For the People, For the Country: Patrick Henry’s Final Political Battle


December 18, 2023
by Al Dickenson Also by this Author


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BOOK REVIEW: For the People, For the Country: Patrick Henry’s Final Political Battle by John A. Ragosta (University of Virginia Press, 2023)

Of all the stories of the Revolutionary era in common memory today, few come to mind as readily as Patrick Henry’s “Give me liberty or give me death” speech. It may be the most famous speech of the age. Henry spoke these words near the beginning of his thirty year long political career and is remembered fondly for it. What many do not know is that Henry gave another speech at the end of his career, in March 1799, at the Charlotte County Courthouse. The speech was one clamoring for union in a time of turmoil, a far cry from the fire and brimstone the orator had promoted some twenty years earlier. This speech serves as a sort of catalyst for John Ragosta’s new book, For the People, For the Country: Patrick Henry’s Final Political Battle, wherein one of today’s preeminent historians of the era offers readers a glimpse into not only Henry’s political life, but also the 1790s and what was perhaps the first time the United States faced a great push towards disunion.

Seeing the need for a strong unifying figure, George Washington, now retired at Mount Vernon, wrote a letter to Patrick Henry, asking him to stand for a seat in the House of Representatives. Though the two leaders had their disagreements in the past, Washington realized that the path forward for the nation was not extremism or partisanship, but instead unity and embrace of differing political opinions. Ragosta makes the point that the Antifederalist “party,” at this point more often referred to as the Democratic-Republican “party,” was different than what Henry had seen in the 1770s and 1780s. It was different than what Washington had seen, too, as the party of his own political leaning, the Federalists, had increased their own partisanship. While some of this is the natural evolution of ideologies, there was concern that the partisanship could lead to threats to democracy (page 111). As such, Washington, in yet another attempt to hold the nation together, called on an old rival, Henry, to rise and take the reins from his own party, refocusing them on the so called “kitchen table” issues of the day (i.e., westward expansion, war-era debts, taxes), and do so in a “Constitutional way.” Though Henry never took his seat in the House, his presence, Ragosta argues, is one of the reasons this potential crisis was averted.

The 1790s, like many decades in the last 230 years, saw an increase in partisanship, Ragosta argues, almost reaching a point of disunion and succession. These arguments are not unfounded, given the language of the Kentucky and Virginia Resolutions and soon-to-be-president Thomas Jefferson’s comments regarding “nullification” (p. 120-122). Ragosta makes strides to connect the threads of history to the ever forward-moving needle of the present, pointing to recent political happenings to show how history has a way of becoming the present (p. x). In this way, Ragosta’s already lively writing style takes on a new urgency, making the work a fast read, easily broken up into smaller sections (there are only six chapters, plus a preface and epilogue), or devourable in a single sitting. As always, Henry is an interesting character to witness, which makes the subject matter engaging in an additional way.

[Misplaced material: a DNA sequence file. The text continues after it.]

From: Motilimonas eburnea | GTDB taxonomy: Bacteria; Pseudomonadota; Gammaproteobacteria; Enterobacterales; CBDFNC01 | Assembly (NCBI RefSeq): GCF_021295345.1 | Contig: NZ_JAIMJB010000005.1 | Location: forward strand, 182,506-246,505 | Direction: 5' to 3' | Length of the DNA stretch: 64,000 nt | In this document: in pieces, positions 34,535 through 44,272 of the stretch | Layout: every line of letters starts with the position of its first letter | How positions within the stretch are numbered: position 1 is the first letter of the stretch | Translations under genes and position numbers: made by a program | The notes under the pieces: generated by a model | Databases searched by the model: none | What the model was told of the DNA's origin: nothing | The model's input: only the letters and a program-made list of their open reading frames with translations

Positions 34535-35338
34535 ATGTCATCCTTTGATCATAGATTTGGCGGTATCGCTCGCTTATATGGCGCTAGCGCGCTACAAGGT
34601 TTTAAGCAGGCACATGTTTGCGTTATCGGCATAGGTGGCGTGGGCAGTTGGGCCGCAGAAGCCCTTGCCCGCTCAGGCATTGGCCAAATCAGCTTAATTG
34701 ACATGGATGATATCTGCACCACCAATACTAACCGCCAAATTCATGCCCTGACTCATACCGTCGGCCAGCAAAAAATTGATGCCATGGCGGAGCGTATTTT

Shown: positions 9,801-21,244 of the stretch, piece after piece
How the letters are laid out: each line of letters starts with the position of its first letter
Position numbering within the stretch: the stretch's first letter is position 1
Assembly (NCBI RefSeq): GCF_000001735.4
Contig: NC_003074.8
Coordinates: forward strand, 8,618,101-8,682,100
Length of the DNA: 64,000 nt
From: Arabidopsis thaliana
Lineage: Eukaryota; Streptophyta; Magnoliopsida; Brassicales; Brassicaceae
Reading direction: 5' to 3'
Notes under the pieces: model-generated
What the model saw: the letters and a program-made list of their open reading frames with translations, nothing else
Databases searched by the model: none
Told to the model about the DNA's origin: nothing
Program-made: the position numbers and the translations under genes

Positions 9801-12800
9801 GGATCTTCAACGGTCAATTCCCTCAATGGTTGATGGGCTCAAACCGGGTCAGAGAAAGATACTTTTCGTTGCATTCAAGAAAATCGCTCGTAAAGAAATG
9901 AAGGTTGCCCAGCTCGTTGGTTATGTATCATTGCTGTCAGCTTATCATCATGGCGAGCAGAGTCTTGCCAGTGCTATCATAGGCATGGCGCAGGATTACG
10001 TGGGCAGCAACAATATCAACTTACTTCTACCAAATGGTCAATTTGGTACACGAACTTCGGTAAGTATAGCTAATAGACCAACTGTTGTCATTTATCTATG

The primary downfall of For the People, For the Country, however, is that for several middle chapters, Henry, whose name is enshrined in the book’s title, is strangely absent. Henry is not totally excluded from the narrative, but he takes a back seat to other characters, namely Jefferson, James Madison, and George Washington, though other individuals (both elder and younger Adamses, Hamilton, and so forth) pop up now and again. These sections without Henry remain interesting, as they deal with the ramifications of the Articles of Confederation, the new Constitution, the presidencies of Washington and John Adams, and the ongoing “crisis,” in the words of Ragosta, that was brewing in the young nation. In particular, Ragosta discusses the partisanship of the national politics while also profiling the efforts to keep the union intact. In this regard, Ragosta spends quite a bit of time on the efforts of Jeffersonians to fight for antifederalism regarding budgets, slavery, tariffs, and more. At the same time, he works to show how dangerous some of these philosophies were.

Ragosta could easily have focused the book on a particular ideological perspective or more closely followed a singular character, but his efforts show that even the most ideologically divided politicians can come together to defend a republic of the people, for the people, and by the people. This ideal is what sets For the People, For the Country apart from other works. For all the flaws the Constitution may or may not have, it is the most supreme law of the land. Patrick Henry, while not necessarily agreeing with the text, acknowledged the importance of the document, fighting against it within the confines of the law instead of outside of it, and without calling for secession, nullification, or partisanship. Though this book is not exclusively focused on Henry, it highlights the significance of a warrior for “liberty,” not “license,” or the freedom to do whatever you want (p. 212). In the end, as in the beginning, Ragosta illustrates, Patrick Henry fought for the United States of America, not an ideology.

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